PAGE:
Tribological testing of implants-bone pair and coefficient of friction of coated knee implants

The bone-implant interface plays an important role in the osseointegration of metallic implants. While the mechanical properties of implants and bone are generally well known, the frictional properties at the bone-implant interface are much less understood despite strongly affecting post-operative integration. This application report begins with a tribological study where the coefficient of friction between hip implant materials and bone was measured in relevant physiological conditions. The report is completed by a tribological study of coated knee implants against an Ultra high molecular weight polyethylene (UHMWPE) counterbody in bovine serum

Friction between bone and hip implant shaft

The bone-implant interface (Figure 2) plays a key role in the clinical success of orthopedic and dental implants. The desired secondary stability of such implants relies on extensive osseointegration which is a direct result of the primary stability achieved during surgical implantation.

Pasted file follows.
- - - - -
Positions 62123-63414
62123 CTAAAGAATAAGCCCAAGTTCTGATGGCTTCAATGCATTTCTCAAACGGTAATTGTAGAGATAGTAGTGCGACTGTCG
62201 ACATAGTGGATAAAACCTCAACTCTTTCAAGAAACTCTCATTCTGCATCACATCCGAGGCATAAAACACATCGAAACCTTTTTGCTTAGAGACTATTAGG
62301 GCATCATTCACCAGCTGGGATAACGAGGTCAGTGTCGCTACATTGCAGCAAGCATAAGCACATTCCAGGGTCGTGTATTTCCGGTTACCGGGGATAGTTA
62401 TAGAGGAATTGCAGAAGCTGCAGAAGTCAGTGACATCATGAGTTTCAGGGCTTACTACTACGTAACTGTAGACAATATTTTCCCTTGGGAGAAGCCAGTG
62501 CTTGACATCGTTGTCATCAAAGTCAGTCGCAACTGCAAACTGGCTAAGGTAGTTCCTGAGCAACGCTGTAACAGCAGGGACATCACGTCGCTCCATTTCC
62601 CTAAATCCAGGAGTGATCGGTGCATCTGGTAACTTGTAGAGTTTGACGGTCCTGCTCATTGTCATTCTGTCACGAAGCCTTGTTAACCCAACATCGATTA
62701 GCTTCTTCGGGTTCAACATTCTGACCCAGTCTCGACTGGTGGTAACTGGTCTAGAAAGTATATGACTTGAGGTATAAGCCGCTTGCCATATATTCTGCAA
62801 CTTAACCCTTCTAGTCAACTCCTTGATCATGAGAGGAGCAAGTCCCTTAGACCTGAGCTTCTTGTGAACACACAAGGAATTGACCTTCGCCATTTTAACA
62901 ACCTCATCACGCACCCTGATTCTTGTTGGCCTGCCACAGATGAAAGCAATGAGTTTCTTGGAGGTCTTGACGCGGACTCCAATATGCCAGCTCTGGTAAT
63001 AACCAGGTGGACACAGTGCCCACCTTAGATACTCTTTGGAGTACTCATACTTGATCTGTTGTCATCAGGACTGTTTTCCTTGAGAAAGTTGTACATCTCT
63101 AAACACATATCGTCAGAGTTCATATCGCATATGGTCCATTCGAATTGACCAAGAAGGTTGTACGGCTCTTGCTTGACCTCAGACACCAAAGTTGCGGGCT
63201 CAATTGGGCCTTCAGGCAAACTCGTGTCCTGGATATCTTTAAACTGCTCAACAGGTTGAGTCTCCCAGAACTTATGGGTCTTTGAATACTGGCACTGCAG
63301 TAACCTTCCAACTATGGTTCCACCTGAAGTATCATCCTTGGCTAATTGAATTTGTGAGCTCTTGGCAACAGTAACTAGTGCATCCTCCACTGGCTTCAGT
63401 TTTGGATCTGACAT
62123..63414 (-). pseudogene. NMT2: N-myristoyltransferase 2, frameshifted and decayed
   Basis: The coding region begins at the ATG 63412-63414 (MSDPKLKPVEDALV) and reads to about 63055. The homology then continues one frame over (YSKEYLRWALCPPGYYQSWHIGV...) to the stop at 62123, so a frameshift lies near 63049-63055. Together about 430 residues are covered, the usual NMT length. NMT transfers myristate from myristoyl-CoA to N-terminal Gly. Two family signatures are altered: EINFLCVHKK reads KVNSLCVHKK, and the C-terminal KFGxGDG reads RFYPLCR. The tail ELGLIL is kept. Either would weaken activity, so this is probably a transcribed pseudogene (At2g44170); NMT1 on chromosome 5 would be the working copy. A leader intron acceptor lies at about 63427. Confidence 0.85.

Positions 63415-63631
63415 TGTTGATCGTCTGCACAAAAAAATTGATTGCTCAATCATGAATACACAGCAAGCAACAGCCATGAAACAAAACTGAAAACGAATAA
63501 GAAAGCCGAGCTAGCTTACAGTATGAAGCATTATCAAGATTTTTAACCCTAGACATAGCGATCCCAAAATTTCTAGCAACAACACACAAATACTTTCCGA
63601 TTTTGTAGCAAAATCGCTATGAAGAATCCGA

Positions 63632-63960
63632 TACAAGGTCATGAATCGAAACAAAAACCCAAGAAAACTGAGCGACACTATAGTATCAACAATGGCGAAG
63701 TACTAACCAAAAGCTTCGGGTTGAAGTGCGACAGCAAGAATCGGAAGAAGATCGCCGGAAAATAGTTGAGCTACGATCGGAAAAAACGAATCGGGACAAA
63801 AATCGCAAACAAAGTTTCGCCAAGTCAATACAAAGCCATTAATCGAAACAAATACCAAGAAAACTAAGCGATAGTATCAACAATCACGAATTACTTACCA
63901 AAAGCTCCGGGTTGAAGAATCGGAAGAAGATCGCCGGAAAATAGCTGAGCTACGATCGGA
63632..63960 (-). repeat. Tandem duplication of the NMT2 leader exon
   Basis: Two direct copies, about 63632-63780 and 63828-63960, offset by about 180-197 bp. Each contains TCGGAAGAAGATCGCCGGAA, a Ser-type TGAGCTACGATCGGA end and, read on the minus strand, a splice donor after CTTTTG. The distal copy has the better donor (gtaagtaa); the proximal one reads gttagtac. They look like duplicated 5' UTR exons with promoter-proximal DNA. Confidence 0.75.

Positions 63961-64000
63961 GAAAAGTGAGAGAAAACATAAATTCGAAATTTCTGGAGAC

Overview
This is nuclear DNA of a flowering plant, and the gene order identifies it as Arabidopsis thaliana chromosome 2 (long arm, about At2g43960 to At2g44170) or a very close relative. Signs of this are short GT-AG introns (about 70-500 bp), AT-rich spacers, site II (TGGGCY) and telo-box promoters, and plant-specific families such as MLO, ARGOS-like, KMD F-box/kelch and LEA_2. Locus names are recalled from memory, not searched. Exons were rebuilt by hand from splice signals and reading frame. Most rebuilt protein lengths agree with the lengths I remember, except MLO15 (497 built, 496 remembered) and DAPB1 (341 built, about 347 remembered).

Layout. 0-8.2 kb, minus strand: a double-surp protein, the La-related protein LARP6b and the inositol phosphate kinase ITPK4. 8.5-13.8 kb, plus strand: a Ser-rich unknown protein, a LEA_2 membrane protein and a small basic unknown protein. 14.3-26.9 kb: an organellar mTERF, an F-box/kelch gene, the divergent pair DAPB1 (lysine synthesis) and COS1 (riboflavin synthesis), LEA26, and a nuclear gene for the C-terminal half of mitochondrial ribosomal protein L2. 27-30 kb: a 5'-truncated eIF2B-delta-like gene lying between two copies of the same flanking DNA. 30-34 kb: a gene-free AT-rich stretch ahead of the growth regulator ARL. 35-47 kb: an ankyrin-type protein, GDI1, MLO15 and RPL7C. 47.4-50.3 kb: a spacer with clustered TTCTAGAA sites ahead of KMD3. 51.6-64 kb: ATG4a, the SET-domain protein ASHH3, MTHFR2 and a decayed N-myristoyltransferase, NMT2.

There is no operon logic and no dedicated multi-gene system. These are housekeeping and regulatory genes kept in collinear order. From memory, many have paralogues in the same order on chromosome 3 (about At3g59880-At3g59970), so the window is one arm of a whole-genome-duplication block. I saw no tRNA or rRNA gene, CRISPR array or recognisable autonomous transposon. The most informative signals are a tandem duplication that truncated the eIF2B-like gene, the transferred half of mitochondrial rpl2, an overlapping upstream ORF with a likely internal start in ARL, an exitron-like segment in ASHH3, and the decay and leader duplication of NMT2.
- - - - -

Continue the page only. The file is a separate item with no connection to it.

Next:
While the mechanical properties of the bone dominate the structural behavior of the bone-implant complex, friction between bone and implant may contribute to primary stability. Although frictional behavior has been explored in isolated studies, its systematic investigation is lacking. Several authors have measured coefficient of friction values ranging between 0.14 to 1.75 for a variety of test conditions (pressure, dry/liquid, material) between bone and assorted metallic counterbodies[1,2].

To fill this gap of knowledge, we investigated the influence of applied load, sliding speed, material and surface treatment on the tribological behavior of bovine bone with common metallic implant materials. These results should allow for more realistic modelling of the bone-implant interface during the primary postoperation period[3].

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